« 이전계속 »
Surely passion has enough fields for exhibition without being introduced into scientific discussion. If we believed this was a personal question, we should do all we could to expose the originator. But it is a matter of fact, opinion, and meaning of words. We hope that the Anthropological Society will appoint an independent (?) committee to report on the real facts of the case, and do their best to put a stop to this unfortunate dispute. But let these quarrels be a warning to all young men. Let them all know that there must be the same honesty in scientific discussions as in any other affairs of life. The scientific man cannot serve two masters. Nor is science in any way advanced by such attempts. On the contrary, a false statement of facts may retard the progress of science for years. What time has not been wasted respecting this dispute! Professor Owen is charged with stating that which he knows to be false. No doubt this is a serious charge: and were it possible for Professor Huxley to demonstrate its truth, we should neither attempt to justify or extenuate it. We take no part either on one side or the other in this dispute ; but are bound to give our opinion that at the present time the evidence is chiefly on the side of Professor Huxley respecting the question of facts, unless Professor Owen can show that the meaning of his words has been misinterpreted.
An interesting chapter follows “On some Fossil Remains of Man," principally relating to the Engis and Neanderthal skulls, taken chiefly from Schmerling and Schaaffhausen. This chapter throws very little light on man's place in nature, and there is nothing in these skulls which may not now be found amongst existing savage races.
Professor Huxley makes the following very sensible remark respecting the present state of craniometry in this country.
"Until human crania have been largely worked out in a manner similar to that here suggested-until it shall be an opprobrium to an ethnological collection to possess a single skull which is not bisected longitudinally-until the angles and measurements here mentioned, together with a number of others of which I cannot speak in this place, are determined, and tabulated with reference to the basicranial axis as unity, for large numbers of skulls of the different races of Mankind, I do not think we shall have any very safe basis for that ethnological craniology which aspires to give the anatomical characters of the crania of the different Races of Mankind.”
The author is not content with making these observations, but must go on to make the following dangerous generalization.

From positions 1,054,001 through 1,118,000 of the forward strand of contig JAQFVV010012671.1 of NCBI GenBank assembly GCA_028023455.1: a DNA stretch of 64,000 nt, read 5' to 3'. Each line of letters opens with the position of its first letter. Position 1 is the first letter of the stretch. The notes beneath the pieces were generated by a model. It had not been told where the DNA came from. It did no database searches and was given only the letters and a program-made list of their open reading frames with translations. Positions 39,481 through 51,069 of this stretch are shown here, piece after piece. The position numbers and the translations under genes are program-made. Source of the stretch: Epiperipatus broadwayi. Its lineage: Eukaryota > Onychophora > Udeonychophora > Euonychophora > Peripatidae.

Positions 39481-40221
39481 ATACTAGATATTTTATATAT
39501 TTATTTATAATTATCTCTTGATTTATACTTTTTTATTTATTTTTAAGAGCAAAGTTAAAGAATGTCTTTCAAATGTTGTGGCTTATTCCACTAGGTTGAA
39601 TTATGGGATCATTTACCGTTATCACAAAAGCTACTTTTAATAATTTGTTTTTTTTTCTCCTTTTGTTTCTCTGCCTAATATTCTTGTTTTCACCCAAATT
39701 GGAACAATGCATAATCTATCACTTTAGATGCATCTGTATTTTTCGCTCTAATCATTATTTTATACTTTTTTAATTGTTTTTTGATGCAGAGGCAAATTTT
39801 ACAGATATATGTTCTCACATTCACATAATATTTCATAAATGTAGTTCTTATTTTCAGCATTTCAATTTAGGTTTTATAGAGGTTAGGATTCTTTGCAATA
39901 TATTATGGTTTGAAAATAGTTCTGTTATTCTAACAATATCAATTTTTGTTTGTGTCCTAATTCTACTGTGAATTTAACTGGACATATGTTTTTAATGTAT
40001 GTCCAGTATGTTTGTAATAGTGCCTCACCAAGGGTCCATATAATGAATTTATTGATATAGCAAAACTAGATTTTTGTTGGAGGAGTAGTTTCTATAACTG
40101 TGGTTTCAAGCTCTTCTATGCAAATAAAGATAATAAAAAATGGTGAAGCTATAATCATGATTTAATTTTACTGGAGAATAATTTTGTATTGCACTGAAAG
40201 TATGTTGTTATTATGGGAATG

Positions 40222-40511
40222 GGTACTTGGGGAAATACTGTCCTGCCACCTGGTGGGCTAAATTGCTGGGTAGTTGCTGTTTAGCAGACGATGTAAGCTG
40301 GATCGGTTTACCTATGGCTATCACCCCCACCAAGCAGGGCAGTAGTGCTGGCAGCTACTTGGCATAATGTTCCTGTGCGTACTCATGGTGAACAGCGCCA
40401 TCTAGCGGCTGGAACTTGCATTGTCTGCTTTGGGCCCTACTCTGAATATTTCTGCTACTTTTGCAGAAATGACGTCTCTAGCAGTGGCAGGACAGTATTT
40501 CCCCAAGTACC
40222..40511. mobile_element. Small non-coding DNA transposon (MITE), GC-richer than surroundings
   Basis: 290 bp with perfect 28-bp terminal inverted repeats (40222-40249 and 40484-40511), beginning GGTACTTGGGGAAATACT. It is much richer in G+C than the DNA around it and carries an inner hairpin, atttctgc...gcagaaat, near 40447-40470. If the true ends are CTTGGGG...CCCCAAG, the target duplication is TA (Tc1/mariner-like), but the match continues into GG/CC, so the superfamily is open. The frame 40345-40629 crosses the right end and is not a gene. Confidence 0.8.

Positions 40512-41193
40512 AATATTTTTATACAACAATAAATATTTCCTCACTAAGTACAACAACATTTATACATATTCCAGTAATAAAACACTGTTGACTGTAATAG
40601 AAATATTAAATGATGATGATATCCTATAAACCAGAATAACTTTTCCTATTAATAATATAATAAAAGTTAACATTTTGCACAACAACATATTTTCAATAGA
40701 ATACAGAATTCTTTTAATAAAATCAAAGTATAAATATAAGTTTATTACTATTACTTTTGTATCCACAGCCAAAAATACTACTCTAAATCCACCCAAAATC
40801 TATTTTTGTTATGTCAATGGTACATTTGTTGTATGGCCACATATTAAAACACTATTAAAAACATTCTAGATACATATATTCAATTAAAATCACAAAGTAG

"At present I believe that the general outlines of what may be safely said upon that subject may be summed up in a very few words.
Draw a line on a globe from the Gold Coast in Western Africa to the steppes of Tartary. At the southern and western end of that line there live the most dolichocephalic, prognathous, curly-haired, darkskinned of men—the true Negroes. At the northern and eastern end of the same line there live the most brachycephalic, orthognathous, straight-haired, yellow-skinned of men--the Tartars and Calmucks. The two ends of this imaginary line are indeed, so to speak, ethnological antipodes. A line drawn at right angles, or nearly so, to this polar line through Europe and Southern Asia to Hindostan, would give us a sort of equator, around which round-headed, oval-headed, and oblong-headed, prognathous and orthognathous, fair and dark races, but none possessing the excessively marked characters of Calmuck or Negro-group themselves.
“It is worthy of notice that the regions of the antipodal races are antipodal in climate, the greatest contrast the world affords, perhaps, being that between the damp, hot, steaming, alluvial coast plains of the West Coast of Africa and the arid, elevated steppes and plateaux of Central Asia, bitterly cold in winter, and as far from the sea as any part of the world can be.
“From Central Asia eastward to the Pacific Islands and subcontinents on the one hand, and to America on the other, brachycephaly and orthognathism gradually diminish, and are replaced by dolichocephaly and prognathism, less, however, on the American Continent (throughout the whole length of which a rounded type of skull prevails largely, but not exclusively) than in the Pacific region, where, at length, on the Australian Continent and in the adjacent islands, the oblong skull, the projecting jaws, und the dark skin reappear; with so much departure, in other respects, from the Negro type, that ethnologists assign to these people the special title of Negritoes.'”
Professor Huxley concludes the work by asking three questions, which time alone can answer.
“ Where, then, must we look for primæval Man: Was the oldest Homo sapiens pliocene or miocene, or yet more ancient? In still older strata do the fossilized bones of an Ape more anthropoid, or a Man more pithecoid, than any yet known, await the researches of some unborn paleontologist ?”.
Such, then, are specimens of the contents of a book which is destined to exercise no small amount of influence on the popular mind. It is not every man who is both able and willing to write on such a subject in such a way that the public shall be both interested and enlightened. Perhaps, however, the day is not come for a scientific work on such a subject. Therefore, the book is very properly called "evidence" as to man's place in nature, and, as such, it is a most valuable compilation. There is much, however, omitted which might have been introduced. This will all come in good time. Like all Professor Huxley's writings, it is clear in style, and decided in expression. We have not dwelt on the most important point, the arguments from the facts adduced; but these will be ample food for discussion at some future day. Professor Huxley shares the weakness of his opponents in wishing to make some rigid distinction between man and animals. The other day, at Cambridge, he spoke of the “mental and moral gulf;" now he believes with Cuvier that the distinction is “ articulate speech." We fear that Professor Huxley will have to yield this too as easily—if, indeed, not more easily—than his opponents will have to give up the structural difference. Making the distinction to be “articulate speech,” is a sort of “refuge for the destitute,”—a bone thrown to a savage dog.